The XX Factor

Latest Sexting Scandal Shows Many Adults Have Some Growing Up to Do

A frenzy of sexting in action

Photo by Philippe Huguen/AFP/Getty Images

Anna Merlan at Jezebel has uncovered a rash of old-school victim-blaming that’s cropped up around a nude photo scandal at Liberty High School in Liberty, Missouri. Eight high school boys have received suspensions of two to 10 days for distributing nude photos of their female classmates around school and online. The girls received a lecture about keeping their pants on. All in all, it’s about the best outcome you can expect from a conservative small-town school, in that the school’s response was focused on the issue of consent.

But no good deed goes unpunished, and people in the town, stoked by provocative news coverage from the local Fox affiliate, are furious that the girls aren’t getting punished alongside the boys.

Fox 4 fired up the controversy by posting a poll asking, among other things, if the decision was correct or if the girls should have been suspended, too. Eighty percent of the thousands who responded said that the girls should have been suspended. Fox 4 then doubled down, with a choice quote from Liberty-based lawyer Eric Vernon: “I think if a young woman was to take a picture of herself, and then send it, that arguably, that’s a worse crime than what the young man did in just receiving it, because she’s the one that produced it, and she’s the one that distributed it, and those things are fairly serious felonies.”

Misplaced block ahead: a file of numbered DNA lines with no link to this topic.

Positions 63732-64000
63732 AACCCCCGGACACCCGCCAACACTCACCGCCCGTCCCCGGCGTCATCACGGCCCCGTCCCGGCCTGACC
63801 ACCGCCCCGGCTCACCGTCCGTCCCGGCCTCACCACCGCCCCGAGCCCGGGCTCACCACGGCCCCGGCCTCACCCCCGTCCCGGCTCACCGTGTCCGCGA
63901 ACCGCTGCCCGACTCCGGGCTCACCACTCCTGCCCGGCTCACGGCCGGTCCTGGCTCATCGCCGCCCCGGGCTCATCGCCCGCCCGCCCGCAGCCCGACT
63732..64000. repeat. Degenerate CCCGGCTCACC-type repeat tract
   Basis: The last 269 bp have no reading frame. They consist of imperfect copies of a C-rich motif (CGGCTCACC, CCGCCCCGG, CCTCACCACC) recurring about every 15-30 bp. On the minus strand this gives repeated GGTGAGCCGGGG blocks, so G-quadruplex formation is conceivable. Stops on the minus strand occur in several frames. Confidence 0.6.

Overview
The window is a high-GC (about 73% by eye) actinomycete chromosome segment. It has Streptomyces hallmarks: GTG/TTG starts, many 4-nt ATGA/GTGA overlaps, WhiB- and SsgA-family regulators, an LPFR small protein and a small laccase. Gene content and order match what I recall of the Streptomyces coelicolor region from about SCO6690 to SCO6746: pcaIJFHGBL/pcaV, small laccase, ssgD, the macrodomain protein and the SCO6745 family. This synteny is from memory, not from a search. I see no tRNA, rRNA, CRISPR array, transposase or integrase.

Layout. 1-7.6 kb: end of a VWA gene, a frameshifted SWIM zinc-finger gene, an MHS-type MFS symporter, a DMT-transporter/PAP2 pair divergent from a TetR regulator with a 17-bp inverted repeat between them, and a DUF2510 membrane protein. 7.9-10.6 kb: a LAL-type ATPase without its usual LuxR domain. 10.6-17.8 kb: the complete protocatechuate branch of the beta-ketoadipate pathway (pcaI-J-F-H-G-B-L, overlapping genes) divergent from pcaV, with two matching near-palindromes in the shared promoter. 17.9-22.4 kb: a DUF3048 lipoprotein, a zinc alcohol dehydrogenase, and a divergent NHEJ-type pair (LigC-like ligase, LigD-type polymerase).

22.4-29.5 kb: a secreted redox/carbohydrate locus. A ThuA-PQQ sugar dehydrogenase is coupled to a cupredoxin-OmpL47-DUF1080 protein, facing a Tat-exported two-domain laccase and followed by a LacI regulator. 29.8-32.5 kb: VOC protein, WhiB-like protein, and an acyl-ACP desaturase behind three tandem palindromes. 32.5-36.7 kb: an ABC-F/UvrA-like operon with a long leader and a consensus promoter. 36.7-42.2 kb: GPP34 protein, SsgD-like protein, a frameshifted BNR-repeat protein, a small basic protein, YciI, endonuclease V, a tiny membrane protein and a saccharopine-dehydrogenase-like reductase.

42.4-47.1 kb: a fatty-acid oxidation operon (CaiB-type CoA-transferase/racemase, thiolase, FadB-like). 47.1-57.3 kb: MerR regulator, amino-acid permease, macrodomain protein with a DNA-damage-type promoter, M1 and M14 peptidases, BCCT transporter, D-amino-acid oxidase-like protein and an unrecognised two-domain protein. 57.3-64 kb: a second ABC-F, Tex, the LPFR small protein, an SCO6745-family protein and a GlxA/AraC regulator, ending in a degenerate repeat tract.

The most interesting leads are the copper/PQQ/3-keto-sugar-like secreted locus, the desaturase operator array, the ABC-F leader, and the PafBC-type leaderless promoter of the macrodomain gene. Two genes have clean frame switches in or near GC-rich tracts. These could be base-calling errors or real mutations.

This is missing the point entirely, since the pictures only came to light because the boys shared them. The problem with sexting isn’t that women and teen girls are sexual and want use modern technology to share their sexuality (privately). The issue here is, once more with feeling, consent, and why you shouldn’t share pictures like this without it. 

It’s time for a nationwide reckoning on sexting. It’s clearly not a temporary fad but, like oral sex and Rule 34, a permanent part of modern American sexuality. We need to move onto the second phase, which should involve educating people—especially young people—on how to sext responsibly. While some risk reduction should be taught (only sext with people you trust, consider keeping your face out of pictures), the bulk of this education should be focused on respect and consent. While so many adults who should know better are ranting and raving about these girls and their phone pictures, at least Liberty High School is, however imperfectly, modeling the way that adults should address the issue with young people.